“The UKHO will also, if requested by DBERR [Department for Business, Enterprise and Regulatory Reform – formerly DTI] and HMT [Treasury], provide input to their work on the economics of information pricing.

    “The recommendations included in the market study report will be used to inform licensing policy following completion of the review of the UKHO’s structure and ownership. I expect to announce the outcome of the review early in 2008.”

    (It is quite interesting how many questions Mark Todd has been asking about CUPI. We really must follow him up…)

    Terms of reference for government study into Trading Funds: read (and/or download) them here

    Monday, October 15th, 2007

    The UK government, as you may know, has commissioned a study into trading funds – those organisations like the Ordnance Survey, UK Hydrographic Office, Land Registry, Met Office, Driving Standards Agency, Central Office of Information, Patents Offfice, and others, which cover their costs by charging for data and services which they sell inside and outside government.

    It hasn’t made the terms of reference public. Obviously, it would be useful to know what the TORs are, since that will affect how they are evaluated – rather as the questions asked in a survey affects its outcome. (“Do you think Gordon Brown makes a good prime minister?” gets different results from the same set of people as “Do you think Gordon Brown makes a bad prime minister?”)

    Happily, we can help the government out with its oversight, and make available the PDF of the terms of reference for download. [URL fixed – CA.]

    Some notable highlights:

    * the timeframe means that the successful bidder should have been told in “late July”. There are then two discussion sessions, on 20 August and 22 October (next Monday), followed by “submission of completed study” on 22 November (a Thursday – gives the civil service and ministers something to read from their red box over the weekend).

    * organisations which tender for the business are meant to keep that fact confidential.

    * “This work is subject to the Freedom of Information Act 2000 and any information submitted to the review may be subject to disclosure to a third party. You should identify any information included in your submission that you consider exempted from disclosure under the Act.” Sharpen your FOI requests.

    The study, it says, is

    It is aimed at providing cost and benefit information for possible alternative models of supply and charging for public sector information by Trading Funds. It does not cover policy advice, on Trading Fund structure or other matters.

    And what should it do? Here’s the heart:

    The study should analyse the costs and benefits of existing and alternative models for public sector information provision by Trading Funds. Pricing strategies covered should include market price; full cost recovery; marginal cost of distribution; and free.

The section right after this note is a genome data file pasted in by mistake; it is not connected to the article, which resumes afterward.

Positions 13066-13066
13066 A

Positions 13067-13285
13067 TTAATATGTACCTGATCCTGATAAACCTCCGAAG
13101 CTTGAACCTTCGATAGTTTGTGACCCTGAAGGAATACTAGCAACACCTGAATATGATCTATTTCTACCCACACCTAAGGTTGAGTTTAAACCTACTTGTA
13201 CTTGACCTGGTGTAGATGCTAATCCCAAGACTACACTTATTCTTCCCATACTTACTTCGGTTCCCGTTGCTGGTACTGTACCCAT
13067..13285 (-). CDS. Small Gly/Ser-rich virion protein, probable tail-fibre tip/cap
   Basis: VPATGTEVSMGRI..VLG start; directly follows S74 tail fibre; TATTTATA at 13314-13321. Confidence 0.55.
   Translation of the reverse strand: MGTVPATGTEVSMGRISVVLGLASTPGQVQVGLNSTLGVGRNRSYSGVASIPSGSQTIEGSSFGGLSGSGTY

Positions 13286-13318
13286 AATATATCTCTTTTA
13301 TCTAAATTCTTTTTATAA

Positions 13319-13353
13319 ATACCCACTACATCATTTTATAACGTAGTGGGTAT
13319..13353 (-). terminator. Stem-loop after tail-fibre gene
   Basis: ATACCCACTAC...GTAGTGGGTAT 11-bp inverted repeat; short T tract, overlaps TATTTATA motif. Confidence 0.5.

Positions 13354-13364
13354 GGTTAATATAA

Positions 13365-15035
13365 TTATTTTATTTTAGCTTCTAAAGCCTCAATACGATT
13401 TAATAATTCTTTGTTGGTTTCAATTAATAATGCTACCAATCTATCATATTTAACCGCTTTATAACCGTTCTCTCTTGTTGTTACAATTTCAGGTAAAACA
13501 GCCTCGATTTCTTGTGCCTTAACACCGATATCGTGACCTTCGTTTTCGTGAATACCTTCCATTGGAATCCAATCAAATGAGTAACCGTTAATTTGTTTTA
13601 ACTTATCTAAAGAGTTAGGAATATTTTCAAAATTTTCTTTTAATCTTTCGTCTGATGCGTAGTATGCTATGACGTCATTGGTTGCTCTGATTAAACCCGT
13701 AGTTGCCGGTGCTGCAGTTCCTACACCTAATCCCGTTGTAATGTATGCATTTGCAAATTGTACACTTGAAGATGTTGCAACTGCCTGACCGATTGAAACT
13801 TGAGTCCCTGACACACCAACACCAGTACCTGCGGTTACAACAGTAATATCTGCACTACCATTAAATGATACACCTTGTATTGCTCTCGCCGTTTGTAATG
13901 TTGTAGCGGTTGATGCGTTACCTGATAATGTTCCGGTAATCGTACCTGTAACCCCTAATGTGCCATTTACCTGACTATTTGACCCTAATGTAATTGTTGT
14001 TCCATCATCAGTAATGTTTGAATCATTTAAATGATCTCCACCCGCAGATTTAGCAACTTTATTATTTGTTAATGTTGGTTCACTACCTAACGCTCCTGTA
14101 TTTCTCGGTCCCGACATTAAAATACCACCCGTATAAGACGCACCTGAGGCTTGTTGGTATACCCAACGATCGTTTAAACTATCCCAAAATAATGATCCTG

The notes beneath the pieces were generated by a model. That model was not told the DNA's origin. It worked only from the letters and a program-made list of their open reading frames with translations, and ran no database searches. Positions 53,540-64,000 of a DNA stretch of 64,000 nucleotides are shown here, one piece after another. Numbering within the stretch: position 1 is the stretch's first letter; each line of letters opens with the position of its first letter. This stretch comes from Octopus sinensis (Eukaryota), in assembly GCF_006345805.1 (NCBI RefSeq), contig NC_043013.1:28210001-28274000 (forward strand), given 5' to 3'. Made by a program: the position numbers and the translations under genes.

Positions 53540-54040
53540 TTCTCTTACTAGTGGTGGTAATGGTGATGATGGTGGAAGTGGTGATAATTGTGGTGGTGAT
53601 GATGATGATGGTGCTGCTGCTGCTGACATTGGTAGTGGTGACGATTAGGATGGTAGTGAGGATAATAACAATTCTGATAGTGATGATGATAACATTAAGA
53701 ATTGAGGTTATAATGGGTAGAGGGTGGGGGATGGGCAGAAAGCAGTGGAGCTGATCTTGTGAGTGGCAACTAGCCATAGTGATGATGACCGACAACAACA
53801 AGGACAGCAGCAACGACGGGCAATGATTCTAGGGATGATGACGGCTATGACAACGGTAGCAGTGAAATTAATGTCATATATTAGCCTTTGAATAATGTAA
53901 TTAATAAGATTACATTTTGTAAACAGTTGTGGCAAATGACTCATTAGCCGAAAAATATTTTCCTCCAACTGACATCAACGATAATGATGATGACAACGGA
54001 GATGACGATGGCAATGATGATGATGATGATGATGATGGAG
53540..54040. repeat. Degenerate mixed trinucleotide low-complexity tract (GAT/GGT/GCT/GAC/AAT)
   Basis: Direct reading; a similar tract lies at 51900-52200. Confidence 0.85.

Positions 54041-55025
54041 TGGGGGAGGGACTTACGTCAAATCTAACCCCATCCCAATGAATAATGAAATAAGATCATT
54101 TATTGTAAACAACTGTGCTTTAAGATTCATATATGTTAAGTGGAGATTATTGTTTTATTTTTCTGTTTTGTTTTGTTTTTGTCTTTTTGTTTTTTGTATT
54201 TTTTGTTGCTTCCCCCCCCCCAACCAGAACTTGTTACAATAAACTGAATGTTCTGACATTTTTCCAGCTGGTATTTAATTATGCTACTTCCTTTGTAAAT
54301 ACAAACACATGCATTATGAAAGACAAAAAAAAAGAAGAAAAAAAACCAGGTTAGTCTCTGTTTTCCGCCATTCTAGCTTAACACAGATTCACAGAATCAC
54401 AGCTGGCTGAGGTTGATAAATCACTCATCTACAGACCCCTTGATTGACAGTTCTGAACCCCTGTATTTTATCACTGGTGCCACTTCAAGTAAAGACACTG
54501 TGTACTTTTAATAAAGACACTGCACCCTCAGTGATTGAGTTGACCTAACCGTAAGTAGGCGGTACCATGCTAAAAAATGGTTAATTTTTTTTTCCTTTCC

The study should estimate for each model:

    – economic costs and benefits to both the producer and consumers

    – fiscal costs and benefits. This is likely to include:

    • the impact on Trading Funds’ revenue, costs and return to the exchequer; taking account of the impact on their business model, and investment requirements
    • any direct government spending required to support current levels of data collection, maintenance and production and to finance future investment and product development
    • tax revenues generated to the UK by the use of public sector information by businesses and consumers.

    Estimate the impact, in costs and benefits, for the information market, specifically:

    • Any changes to data quality
    • Future information collection / production costs not picked up above
    • Levels of competition in the market
    • Expected level of innovation

    Costs and benefits should be split between those that are one-off adjustment costs and benefits, and those expected to continue for a longer period. Suitable discounting of one-off and future costs and benefit flows should be presented.

    That is going to be *really* difficult to do. Case studies for the costs and particularly the benefits of free data are extremely hard to come by – as we’ve discovered over the past 18 months.

    But there’s more:

    The modelling should also estimate the impact of changing from the current data distinctions of raw / value added to unrefined / refined as recommended by the OFT. These terms are described in the background section below. The researchers may also consider other data distinctions if they consider this valuable.

    For context, some consideration should be given to the experience of other countries and a wider perspective of the challenges in markets trading digital information goods.

    Well, we can at least help with the experience of other countries – we’ve pointed to New Zealand, Canada, South Africa, and Norway as countries which have made geographical data free to a greater or lesser extent, in government- (or regional government-) mandated changes.

    The key Trading Funds and the Shareholder Executive should be consulted in developing the estimates of the costs and benefits of models. Researchers would be assisted in obtaining relevant data from those trading funds. Annual reports and Accounts will also provide an important source of information for the researchers.

    Now we do hope that all the trading funds will be as helpful as they possibly can about this, and will consider seriously the possibility of making their “unrefined” data available for free, or at least providing some sort of costing scenario for it.

    The rules add that “the following are outside the scope of the study”:

  • implications for other public sector information holders
  • regulation of sector (ie roles, functions and funding of Office of Public Sector Information)